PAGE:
October 05, 2021 | Safeguarding the data used to train artificial neural networks

05 octobre 2021 | Protéger les données d’apprentissage des réseaux de neurones
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Artificial neural networks, a form of artificial intelligence, can be trained efficiently using collaborative learning, where the training data comes from multiple private sources. Exchanging the data does raise privacy concerns, however. CEA-List has come up with a secure method for the collaborative construction of deep neural networks.

It takes vast amounts of data, sometimes from multiple sources, to train artificial neural networks. During the learning and operating, or inference, phases, the privacy of the training data (which can include sensitive material like patient medical files) is potentially at risk.

CEA-List researchers developed SPEED (Secure PrivatE and Efficient Deep learning), a privacy-by-construction learning method that could protect sensitive data during both phases. SPEED’s three pillars are:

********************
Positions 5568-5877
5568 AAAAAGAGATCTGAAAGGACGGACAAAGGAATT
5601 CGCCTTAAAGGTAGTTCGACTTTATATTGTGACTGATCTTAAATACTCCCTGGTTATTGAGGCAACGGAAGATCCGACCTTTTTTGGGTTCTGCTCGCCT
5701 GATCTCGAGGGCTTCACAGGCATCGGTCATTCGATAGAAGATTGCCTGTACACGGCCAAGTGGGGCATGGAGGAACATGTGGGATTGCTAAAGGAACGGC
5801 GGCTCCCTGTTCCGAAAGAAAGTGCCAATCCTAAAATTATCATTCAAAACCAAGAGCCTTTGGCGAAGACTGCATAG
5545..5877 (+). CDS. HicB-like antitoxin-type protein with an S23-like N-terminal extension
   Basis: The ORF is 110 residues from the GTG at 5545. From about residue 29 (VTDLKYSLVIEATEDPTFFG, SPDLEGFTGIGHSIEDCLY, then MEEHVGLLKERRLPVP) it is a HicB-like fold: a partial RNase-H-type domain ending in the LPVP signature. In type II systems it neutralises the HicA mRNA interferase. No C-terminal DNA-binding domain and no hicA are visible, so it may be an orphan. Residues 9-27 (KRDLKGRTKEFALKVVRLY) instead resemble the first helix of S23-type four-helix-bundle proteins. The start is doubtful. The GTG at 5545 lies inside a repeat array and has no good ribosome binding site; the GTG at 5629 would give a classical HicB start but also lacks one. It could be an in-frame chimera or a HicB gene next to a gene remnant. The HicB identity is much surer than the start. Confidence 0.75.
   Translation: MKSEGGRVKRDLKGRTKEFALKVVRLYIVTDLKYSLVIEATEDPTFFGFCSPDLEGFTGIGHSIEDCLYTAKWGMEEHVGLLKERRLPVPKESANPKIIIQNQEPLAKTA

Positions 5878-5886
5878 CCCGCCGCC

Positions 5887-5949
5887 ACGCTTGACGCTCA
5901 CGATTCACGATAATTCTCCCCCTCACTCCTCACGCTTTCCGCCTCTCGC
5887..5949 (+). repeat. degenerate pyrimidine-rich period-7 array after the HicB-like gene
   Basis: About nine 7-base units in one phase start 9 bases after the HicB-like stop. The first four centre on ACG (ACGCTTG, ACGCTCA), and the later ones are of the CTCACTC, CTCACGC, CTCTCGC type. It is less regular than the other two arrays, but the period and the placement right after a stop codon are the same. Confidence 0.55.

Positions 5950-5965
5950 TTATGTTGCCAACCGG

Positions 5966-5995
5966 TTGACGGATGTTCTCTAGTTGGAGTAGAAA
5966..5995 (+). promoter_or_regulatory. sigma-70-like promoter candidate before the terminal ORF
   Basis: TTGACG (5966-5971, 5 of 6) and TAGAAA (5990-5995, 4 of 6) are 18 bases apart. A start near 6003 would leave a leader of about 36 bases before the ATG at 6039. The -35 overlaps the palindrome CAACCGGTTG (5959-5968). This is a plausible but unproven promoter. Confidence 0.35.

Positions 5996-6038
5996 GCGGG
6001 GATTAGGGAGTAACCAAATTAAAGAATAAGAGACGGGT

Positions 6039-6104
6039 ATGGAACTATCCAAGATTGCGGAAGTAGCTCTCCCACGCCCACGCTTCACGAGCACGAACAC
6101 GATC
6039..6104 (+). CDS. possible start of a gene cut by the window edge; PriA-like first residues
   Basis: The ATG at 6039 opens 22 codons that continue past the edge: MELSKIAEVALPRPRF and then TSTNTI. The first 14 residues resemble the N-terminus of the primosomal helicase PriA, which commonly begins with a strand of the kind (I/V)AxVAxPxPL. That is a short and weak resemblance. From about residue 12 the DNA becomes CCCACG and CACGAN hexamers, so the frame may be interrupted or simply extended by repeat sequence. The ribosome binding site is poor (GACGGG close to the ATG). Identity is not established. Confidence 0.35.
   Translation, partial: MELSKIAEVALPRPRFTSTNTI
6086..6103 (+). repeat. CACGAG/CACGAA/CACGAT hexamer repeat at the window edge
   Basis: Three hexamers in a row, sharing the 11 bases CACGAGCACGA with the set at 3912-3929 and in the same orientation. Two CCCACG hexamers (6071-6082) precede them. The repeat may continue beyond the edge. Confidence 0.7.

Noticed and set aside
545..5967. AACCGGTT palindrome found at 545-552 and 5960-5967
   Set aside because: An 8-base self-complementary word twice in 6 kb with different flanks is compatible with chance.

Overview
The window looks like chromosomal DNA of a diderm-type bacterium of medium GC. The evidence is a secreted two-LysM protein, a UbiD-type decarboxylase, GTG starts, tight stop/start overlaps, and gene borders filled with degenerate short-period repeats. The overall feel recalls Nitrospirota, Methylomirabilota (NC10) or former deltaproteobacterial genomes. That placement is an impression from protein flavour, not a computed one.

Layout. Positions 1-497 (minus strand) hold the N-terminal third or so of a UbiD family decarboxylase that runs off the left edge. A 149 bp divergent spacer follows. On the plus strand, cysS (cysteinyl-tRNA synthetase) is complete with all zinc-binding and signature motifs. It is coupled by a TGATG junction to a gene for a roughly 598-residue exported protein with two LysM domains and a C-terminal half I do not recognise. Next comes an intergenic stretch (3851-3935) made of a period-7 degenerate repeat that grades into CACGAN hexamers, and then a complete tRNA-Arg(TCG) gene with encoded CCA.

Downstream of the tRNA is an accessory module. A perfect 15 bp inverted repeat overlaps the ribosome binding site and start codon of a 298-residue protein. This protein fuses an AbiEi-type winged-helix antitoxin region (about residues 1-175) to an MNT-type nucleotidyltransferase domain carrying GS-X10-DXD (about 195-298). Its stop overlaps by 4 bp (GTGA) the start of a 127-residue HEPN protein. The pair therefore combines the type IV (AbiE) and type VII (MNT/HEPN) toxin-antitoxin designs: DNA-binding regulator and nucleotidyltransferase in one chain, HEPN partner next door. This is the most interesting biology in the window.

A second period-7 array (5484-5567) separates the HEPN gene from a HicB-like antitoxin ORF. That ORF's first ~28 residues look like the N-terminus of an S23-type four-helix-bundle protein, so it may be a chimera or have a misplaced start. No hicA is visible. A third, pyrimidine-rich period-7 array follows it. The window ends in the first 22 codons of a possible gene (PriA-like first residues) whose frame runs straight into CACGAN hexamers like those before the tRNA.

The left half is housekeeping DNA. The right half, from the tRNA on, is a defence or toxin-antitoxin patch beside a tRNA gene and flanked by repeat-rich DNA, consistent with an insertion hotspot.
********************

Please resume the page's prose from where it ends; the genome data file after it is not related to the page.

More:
Share as little data as possible. With SPEED, only encrypted labels are exchanged between the contributors. This ensures that the data is secure during distributed learning on training data from a variety of contributors.

Make the network impossible to reverse engineer. The constructed network must be impossible for users to reverse engineer. SPEED’s differential privacy process limits the risk of users being able to reconstruct the original data by observing the network, at a negligible computational cost.

Shield the network from server-level threats. To keep the risk of exposing training data to a minimum, server-level threats have to be reduced. Even better is to eliminate using a trusted third party. Using homomorphic encryption (HE), the aggregation server can “blind” process the encrypted labels only, without ever “seeing” the data.

This research was published in top journal Machine Learning and has been accepted by the European Conference on Machine Learning and Principles and Practice of Knowledge Discovery in Databases (ECML-PKDD’21), a major machine learning event.


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